Catering to travellers: Part 1

This blog was written by Neil Emerick after returning from Thailand on a quest to experience online travel-, accommodation- and outing-bookings. Neil & Theresa are co-founders of NightsBridge.

The challenge

Recently, my wife and I took a trip to Thailand, which was quite splendid. However, with our Nightsbridge caps on we made it a rather different experience. The difference was we made absolutely no bookings in advance other than our flights (which we did one week before we left) and our first hotel. Everything else was organized from Thailand.
Now, we concede this is not the way most people book their holidays. My brother would be horrified, planning his holiday eighteen months in advance and laminating itinerary cards for his family. We had dinner with one English couple who booked the same hotel, for fourteen nights, full-board. Moving around much was not on their agenda.

However, we intended to explore a bit and ended up staying in seven different hotels in our sixteen night stay. In this article, and the one following, I want to give you an indication of our online booking process and what things you might consider in catering to travellers who book like us.

Free WiFi is not optional!

So, here we go: firstly, every single hotel we stayed at had free Wifi. In fact, every coffee-shop and restaurant had free WiFi. We saw backpackers on the beach with their laptops, catching the Wifi from the restaurant behind them.

If, as a business, you don’t have free WiFi, you’re simply not in the game. This is an absolute must for your guests.

The research process

Secondly, our booking process: this broke down into two aspects, research and the act of booking. We did not know the country very well (the whole trip was spur of the moment), so part of our process involved reading blogs about location, but also reading what the guest houses said on their websites, about what was on offer in the area.

3Useful information about travel arrangements such as taxis from the airport are important tips for travellers. Be as helpful as you can, given your expectations about your customer’s likely experience before he gets to you.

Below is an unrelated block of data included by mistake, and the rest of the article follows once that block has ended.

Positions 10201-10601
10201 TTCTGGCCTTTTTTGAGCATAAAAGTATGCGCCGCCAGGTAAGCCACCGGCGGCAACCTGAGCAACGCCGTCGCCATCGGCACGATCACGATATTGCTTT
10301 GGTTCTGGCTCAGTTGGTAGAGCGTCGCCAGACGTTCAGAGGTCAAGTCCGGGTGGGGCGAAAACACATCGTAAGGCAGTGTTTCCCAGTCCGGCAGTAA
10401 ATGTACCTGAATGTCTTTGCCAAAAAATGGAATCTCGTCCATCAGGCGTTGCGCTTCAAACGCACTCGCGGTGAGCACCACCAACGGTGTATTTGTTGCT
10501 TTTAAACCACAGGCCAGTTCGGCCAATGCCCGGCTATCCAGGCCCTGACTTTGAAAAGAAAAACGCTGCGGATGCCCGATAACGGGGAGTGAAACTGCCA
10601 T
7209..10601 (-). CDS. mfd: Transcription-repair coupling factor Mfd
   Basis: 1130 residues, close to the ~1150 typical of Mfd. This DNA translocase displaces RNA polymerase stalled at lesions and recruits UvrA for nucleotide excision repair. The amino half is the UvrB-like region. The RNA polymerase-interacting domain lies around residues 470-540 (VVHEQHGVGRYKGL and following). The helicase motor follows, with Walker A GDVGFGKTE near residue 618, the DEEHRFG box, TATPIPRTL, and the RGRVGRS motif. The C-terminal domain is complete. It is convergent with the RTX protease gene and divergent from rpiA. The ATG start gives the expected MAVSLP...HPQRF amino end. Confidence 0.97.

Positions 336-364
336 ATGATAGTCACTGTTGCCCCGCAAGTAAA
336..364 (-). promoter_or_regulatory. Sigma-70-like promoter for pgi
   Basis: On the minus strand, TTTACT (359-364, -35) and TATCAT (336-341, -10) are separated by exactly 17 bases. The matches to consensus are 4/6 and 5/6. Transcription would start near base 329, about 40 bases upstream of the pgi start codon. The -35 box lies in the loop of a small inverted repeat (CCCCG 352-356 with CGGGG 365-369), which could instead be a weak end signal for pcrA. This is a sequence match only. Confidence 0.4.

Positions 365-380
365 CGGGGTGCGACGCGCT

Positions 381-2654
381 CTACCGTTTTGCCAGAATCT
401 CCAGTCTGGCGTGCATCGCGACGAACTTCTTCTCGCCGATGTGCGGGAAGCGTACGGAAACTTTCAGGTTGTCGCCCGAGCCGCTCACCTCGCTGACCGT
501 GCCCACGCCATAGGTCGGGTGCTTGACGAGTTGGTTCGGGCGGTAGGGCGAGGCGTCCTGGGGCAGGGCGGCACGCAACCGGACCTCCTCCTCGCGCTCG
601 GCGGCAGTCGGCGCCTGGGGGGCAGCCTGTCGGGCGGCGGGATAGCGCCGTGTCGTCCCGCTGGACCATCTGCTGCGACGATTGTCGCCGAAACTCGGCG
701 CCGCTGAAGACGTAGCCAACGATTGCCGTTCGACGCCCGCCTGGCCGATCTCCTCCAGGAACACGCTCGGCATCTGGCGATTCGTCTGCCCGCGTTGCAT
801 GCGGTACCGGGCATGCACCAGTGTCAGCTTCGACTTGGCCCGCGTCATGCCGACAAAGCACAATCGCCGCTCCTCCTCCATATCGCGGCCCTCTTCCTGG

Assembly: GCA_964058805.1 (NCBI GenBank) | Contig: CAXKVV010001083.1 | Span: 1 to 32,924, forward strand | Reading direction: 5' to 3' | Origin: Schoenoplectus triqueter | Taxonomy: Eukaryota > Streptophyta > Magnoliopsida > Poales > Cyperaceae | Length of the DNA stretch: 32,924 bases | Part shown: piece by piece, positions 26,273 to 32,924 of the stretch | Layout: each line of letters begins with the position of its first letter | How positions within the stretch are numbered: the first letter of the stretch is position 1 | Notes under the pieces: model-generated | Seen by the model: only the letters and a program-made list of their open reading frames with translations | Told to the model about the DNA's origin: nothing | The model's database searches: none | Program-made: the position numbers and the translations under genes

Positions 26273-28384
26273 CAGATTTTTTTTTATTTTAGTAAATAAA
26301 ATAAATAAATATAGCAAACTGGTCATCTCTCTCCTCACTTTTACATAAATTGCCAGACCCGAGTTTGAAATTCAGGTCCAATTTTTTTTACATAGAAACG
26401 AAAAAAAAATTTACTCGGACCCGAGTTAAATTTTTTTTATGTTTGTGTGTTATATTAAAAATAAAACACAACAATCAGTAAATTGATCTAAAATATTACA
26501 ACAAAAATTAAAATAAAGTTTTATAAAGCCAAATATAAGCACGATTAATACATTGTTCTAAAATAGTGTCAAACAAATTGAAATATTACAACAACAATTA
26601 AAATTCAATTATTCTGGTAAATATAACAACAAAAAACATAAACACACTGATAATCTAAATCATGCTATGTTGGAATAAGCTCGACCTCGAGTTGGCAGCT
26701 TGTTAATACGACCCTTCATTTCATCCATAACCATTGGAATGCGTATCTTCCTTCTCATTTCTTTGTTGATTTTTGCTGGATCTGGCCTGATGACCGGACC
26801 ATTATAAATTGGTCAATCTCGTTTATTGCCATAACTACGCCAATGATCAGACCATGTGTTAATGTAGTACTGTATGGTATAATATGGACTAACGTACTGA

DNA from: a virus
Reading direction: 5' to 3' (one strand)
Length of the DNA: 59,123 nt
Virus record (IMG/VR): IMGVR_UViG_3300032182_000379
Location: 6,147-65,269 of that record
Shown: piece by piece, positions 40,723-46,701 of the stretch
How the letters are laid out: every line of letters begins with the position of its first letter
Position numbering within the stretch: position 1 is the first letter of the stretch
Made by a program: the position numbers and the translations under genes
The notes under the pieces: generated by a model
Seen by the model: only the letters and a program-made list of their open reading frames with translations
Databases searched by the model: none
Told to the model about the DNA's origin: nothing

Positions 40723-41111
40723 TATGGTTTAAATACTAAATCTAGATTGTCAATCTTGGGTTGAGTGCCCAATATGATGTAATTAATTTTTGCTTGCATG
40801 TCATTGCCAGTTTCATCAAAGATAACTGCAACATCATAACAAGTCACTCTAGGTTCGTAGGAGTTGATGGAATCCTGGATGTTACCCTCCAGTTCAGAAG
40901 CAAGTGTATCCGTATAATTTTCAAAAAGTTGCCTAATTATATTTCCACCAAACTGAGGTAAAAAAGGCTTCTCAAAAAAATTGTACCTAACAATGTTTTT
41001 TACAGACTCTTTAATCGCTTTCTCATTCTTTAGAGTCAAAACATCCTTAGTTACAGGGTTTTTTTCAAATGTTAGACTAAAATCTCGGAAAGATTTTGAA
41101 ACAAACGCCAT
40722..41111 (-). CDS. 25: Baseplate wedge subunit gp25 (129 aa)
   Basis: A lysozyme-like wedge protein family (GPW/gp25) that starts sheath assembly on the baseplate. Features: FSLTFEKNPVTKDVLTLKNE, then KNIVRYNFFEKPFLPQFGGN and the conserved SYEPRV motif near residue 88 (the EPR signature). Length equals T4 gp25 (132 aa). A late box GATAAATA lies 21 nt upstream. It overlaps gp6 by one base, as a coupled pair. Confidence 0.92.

TripAdvisor was invaluable and the main source of information, although we made use of the review system on and Agoda. We took note of what kinds of people were attracted to a hotel and how old the reviewers were. A bad review from a 21 year old that said the place was too quiet and boring was exactly the place we were looking for!

The guest houses’ own websites were also an important source of information.

Our advice here: don’t be afraid of saying what your hotel is and what it is not.

If it is a popular beach resort, say so; similarly, if it’s family orientated. You will win customers and lose some, but don’t be frightened of identifying your niche. You cannot be all things to all people and you don’t want to be. Nobody wants false expectations finding their way on to the review sites.

Making the booking

Finally, the booking process: many sites did have online booking processes. In this case we booked directly with the guest house.

However, if it didn’t look great, or was just an e-mail enquiry form then we either didn’t book, or we booked through one of the trusted brands (, Agoda).

Interestingly, in the seven online bookings we made, we experienced only one double-booking. When we inquired as to how this happened, the manageress frowned and said: “I was on leave yesterday.” (Moral of the story: train your staff). She did make it up to us by letting us keep a suitcase there for a week.

Next week, I’ll talk about some of the ways the guest houses and hotels made a mark by doing something interesting or different to enhance our experience (and create a great review!)

Read part II here